Managing Fragmentation between International Trade and Investment Law and Global Priorities for Noncommunicable Disease Prevention in Food and Alcohol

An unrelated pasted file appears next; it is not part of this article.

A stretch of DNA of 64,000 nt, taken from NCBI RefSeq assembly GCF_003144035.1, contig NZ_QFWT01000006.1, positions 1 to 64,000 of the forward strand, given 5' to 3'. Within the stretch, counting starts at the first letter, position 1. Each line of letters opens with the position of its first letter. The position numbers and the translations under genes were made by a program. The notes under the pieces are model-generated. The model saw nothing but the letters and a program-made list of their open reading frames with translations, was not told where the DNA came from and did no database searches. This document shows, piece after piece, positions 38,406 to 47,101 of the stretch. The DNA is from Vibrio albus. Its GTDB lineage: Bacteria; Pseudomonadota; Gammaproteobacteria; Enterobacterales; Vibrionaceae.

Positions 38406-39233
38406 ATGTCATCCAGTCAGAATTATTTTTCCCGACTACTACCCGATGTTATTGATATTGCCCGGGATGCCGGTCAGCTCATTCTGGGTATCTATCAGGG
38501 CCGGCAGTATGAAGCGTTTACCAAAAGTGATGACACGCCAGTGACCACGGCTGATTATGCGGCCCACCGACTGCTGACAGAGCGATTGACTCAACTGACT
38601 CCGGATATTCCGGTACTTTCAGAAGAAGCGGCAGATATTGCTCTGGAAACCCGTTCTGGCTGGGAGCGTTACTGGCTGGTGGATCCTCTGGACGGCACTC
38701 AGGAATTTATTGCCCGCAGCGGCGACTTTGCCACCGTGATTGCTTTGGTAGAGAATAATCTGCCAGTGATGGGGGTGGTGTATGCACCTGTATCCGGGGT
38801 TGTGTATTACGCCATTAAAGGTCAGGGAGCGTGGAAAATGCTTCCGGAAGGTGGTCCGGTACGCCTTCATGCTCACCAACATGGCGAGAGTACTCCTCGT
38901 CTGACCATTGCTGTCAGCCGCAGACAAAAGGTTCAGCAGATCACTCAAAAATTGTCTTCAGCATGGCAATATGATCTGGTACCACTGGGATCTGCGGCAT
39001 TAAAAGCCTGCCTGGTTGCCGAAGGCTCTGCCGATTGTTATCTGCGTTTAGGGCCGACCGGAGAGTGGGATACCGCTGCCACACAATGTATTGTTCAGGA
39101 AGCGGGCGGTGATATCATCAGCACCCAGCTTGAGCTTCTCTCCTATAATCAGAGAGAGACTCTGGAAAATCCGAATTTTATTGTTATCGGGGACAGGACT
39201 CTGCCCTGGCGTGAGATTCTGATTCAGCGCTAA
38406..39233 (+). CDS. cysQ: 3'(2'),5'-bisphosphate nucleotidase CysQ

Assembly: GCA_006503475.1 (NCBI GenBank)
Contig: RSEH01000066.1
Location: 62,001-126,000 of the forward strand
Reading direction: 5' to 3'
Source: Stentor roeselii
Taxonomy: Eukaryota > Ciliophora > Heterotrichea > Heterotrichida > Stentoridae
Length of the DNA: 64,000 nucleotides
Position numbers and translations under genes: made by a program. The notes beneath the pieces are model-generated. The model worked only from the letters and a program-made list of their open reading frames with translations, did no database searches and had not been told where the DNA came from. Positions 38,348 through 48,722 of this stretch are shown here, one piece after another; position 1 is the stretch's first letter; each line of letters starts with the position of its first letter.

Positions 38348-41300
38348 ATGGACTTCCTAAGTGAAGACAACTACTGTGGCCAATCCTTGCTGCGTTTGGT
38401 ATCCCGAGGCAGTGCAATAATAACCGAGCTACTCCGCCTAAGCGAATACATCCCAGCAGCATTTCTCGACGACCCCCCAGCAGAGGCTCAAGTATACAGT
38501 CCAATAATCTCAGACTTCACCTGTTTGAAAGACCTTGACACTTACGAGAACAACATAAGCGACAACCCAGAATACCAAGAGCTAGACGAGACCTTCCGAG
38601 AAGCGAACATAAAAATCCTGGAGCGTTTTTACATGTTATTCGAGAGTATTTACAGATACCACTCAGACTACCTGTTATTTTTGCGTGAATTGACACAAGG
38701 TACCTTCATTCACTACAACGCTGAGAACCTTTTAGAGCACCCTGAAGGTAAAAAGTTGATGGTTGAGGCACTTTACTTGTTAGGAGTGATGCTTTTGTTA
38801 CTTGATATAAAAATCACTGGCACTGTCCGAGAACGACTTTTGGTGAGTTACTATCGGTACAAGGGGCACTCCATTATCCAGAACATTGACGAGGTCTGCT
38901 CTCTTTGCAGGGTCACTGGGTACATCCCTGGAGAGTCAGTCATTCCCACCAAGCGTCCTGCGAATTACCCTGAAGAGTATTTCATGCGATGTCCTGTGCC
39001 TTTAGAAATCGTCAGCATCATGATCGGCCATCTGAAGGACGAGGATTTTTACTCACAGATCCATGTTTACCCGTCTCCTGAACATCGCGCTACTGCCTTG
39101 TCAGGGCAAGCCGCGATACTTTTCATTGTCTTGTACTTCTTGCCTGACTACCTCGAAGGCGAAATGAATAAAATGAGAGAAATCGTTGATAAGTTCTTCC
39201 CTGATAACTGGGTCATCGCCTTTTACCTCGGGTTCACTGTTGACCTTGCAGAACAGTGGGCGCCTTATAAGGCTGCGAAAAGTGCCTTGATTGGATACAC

This article examines three ways in which instruments developed by international health organizations might be used to manage fragmentation between health and international trade and investment law in the context of regulating food and alcohol as noncommunicable disease risk factors. These are: by modifying or overriding trade and investment obligations, affecting interpretation and fact finding, and establishing cooperative inter-institutional processes. The article assesses the advantages and disadvantages of each of these approaches for managing fragmentation under the rules of treaty interpretation and dispute settlement. It argues that while much of the discussion of fragmentation between trade and health focuses on treaty interactions, many of the actual uses of health instruments are not necessarily dependent on their formal legal status. It then proposes several features of international instruments that might strengthen or support these uses, whether through binding or through non-binding instruments.
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